[Emily] This email was delivered to the author, which is really good because he received a quite a few details. The phishing domain was Facebook underscore secure, but spelled wrong—“secur” at hotmail.com. So he said from the mobile device, the friendly name was actually something along the lines of “Google security” and if you are on your phone, and you’re checking your email a lot of times all you’ll see is a friendly name on the email. You won’t actually see the full email address. The email was crafted to look like the email that Google will send you when you have logged into your account or when someone has logged into your account from a new device. So from his perspective, he received an email that looked like it was from Google, that was saying you had this weird login. His first thought was like, oh no, I didn’t do this, somebody is hacking into my account. Luckily for him, he made the smart choice as in, instead of just clicking on the link from his phone email, he got on his laptop to check the email because he was planning on digging around.
Once he was on his computer he was able to see that the sender was Facebook underscore “secur” spelled wrong and clearly was not sent from Google. If you click on the link in the email body that’s supposed to lead you to the page to review your Google security login attempt, it actually brings you to a Google Translate page. And now why that is interesting, is that it’s obscuring the actual malicious URL. So it was leading to a malicious website that was being loaded up through Google Translate. If you just looked at the URL bar, it read “translate dot Google dot com slash numbers and letters and then the actual malicious URL”.
The guy who received this email did say that if you entered your credentials and clicked submit, you would be redirected to a fake Facebook login page asking you to login with your Facebook credentials which it would then steal as well. So logically this whole phishing attempt is just bizarre because it’s a fake Facebook email address pretending to be Google, sending a Google login warning email, that asks for your Google credentials, and then redirects to Facebook. So I mean, if anyone was paying attention to what they were doing, it would be pretty clear pretty quickly that it was not legitimate. It’s just another clever, in my opinion, way of obscuring the malicious URL
Introducing the Hoodie Scale
[Kelsey] I’ve found that working in infosec it is a lot like charging hell with a squirt gun. So, Tim came up this great rating scale to help prioritize examples of nefarious activity. Would you mind introducing our audience to this beautiful rating system that were talking about?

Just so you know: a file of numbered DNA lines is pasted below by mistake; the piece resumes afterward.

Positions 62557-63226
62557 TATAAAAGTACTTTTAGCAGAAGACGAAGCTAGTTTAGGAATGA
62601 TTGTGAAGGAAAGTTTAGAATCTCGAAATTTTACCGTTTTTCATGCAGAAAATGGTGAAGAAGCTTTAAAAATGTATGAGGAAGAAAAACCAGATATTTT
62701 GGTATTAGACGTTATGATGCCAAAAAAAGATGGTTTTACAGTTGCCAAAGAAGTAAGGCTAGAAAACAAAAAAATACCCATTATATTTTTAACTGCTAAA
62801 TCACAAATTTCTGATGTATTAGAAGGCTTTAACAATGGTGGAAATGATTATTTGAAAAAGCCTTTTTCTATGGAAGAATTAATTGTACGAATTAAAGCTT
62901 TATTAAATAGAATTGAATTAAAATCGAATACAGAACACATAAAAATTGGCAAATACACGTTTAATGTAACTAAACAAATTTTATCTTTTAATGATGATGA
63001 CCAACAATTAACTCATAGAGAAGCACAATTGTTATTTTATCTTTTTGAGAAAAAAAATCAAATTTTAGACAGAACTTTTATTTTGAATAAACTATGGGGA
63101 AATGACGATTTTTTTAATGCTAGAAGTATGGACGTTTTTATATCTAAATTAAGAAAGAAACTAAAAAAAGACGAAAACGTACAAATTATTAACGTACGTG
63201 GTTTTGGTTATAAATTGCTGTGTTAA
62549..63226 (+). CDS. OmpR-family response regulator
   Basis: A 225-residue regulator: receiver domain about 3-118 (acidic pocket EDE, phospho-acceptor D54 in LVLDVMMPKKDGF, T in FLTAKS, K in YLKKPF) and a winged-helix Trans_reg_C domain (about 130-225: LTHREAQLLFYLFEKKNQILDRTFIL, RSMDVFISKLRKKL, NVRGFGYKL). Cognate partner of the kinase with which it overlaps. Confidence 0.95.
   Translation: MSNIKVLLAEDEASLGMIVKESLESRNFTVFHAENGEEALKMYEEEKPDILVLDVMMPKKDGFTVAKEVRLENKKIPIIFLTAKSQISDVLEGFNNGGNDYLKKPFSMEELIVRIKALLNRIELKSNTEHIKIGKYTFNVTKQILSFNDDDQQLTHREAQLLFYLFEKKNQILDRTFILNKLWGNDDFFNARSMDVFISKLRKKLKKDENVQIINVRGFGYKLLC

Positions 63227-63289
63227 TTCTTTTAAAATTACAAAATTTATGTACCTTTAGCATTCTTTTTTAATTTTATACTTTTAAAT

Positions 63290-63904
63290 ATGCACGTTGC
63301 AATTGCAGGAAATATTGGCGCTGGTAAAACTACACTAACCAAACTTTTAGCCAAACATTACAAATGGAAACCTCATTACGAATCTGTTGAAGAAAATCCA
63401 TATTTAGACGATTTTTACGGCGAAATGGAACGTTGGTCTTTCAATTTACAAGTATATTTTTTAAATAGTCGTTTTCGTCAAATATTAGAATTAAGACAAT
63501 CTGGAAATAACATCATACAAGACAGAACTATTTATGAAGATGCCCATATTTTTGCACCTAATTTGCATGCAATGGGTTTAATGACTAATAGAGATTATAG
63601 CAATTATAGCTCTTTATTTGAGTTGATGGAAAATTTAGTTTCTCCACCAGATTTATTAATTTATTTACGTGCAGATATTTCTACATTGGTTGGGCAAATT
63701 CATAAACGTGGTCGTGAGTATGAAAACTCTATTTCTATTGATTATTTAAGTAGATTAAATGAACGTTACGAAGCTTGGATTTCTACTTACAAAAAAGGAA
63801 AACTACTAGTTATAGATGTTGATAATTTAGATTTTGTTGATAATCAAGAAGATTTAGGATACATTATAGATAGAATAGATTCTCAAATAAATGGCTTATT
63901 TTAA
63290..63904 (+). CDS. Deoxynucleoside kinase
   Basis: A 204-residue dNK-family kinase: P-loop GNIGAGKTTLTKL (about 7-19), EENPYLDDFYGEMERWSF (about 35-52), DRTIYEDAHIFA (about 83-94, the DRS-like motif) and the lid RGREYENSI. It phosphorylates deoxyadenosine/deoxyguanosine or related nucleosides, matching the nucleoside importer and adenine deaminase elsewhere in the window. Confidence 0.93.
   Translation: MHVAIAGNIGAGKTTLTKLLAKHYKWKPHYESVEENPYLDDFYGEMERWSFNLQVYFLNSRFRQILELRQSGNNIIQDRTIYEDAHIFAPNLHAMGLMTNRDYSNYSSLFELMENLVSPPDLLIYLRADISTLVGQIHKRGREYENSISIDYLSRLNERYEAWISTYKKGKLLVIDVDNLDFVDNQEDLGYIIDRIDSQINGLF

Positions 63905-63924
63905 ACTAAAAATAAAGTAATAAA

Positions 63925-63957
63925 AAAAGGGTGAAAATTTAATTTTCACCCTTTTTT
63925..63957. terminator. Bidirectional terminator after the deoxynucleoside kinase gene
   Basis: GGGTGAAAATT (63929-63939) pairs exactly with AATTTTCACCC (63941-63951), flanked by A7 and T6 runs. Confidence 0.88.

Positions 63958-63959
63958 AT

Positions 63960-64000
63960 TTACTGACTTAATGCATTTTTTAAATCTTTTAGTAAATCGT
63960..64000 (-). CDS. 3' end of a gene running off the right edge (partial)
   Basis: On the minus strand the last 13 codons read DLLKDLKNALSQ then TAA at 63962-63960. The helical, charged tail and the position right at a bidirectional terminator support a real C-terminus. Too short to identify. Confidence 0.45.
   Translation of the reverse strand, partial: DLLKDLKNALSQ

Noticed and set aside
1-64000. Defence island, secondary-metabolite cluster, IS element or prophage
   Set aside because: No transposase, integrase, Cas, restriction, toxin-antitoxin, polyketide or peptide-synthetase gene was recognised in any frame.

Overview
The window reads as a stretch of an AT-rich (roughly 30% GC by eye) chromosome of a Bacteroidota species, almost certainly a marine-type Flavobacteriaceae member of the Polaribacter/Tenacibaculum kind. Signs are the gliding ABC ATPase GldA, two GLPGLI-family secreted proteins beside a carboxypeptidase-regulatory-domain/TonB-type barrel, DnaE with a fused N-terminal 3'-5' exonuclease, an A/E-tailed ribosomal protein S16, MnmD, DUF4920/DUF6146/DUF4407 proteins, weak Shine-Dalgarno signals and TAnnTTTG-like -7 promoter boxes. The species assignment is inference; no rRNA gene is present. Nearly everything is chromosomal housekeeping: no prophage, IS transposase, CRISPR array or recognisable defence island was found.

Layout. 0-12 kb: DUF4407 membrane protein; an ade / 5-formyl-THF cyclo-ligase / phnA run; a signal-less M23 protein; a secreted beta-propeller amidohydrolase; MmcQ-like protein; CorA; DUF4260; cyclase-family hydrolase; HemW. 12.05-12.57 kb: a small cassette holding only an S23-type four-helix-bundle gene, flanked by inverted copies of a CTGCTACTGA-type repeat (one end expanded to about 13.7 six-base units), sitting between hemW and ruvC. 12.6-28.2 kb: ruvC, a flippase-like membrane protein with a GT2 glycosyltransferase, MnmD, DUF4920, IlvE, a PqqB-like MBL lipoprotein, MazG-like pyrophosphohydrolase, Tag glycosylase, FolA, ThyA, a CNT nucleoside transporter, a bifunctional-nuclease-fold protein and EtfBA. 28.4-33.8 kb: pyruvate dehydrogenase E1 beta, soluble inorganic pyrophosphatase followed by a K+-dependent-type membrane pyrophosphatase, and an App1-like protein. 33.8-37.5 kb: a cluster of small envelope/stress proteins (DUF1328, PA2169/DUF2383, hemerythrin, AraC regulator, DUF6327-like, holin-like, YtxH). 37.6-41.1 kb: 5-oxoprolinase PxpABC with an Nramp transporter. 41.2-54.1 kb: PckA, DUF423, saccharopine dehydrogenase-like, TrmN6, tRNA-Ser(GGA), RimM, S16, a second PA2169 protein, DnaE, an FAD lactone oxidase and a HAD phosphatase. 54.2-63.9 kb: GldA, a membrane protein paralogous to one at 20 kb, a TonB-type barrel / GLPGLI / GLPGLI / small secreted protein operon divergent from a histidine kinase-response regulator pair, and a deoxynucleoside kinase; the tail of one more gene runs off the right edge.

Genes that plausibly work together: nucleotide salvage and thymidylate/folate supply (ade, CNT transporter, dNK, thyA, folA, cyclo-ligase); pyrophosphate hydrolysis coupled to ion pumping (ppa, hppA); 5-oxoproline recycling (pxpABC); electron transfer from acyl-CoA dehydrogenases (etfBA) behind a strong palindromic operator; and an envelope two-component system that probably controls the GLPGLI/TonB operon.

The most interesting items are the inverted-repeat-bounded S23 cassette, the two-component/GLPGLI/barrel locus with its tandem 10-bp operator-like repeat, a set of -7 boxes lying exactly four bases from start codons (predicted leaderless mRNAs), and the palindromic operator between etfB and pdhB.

[Tim] Well, we all know, because this has been pretty much accepted worldwide, that attackers wear hoodies. So I think the hoodie unit of measure for this is a common universal truth that you aren’t an actual, you know, threat actor or an actual cybercriminal until you’re sitting at your computer, hunched over in a black hoodie, with the hood on, despite the fact that you are indoors.
[Emily] There is a text neck, there must be hacker neck or hacker back or something that is going to be an ailment of the future.
[Tim] That’s a good point. You know, I got to say from a safety standpoint, it is good that when they’re reaching through your screen to steal your credentials or your money or whatever, they wear black gloves, OSHA recommends that I think, for reaching through screens.
[Kelsey] Perfect. I think we’re all agreed on the hoodie scale (out of ten hoodies). So I think the next thing we need to do is rate the articles. Normally, I will go through this as we discuss the articles, however in this case, we will now rate the articles from today according to the Hoodie Scale:
This Week’s Hoodie Ratings
Android Security Bulletin of February 2019
[Tim]: 4/10 Hoodies
[Emily]: 4/10 Hoodies
iOS 12.1.4 Update
[Tim]: 4/10 Hoodies
[Emily]: 4/10 Hoodies
Phishing Attacks and Against Facebook via Google Translate
[Tim]: 1/10 Hoodies
[Emily]: 1/10 Hoodies
That’s about all we have for this week, you can find us on Twitter @domaintools, all of the articles mentioned in our podcast will always be included in our blog. Catch us next Wednesday at 9 AM Pacific time when we publish our next podcast and blog.
*A special thanks to John Roderick for our incredible new podcast music!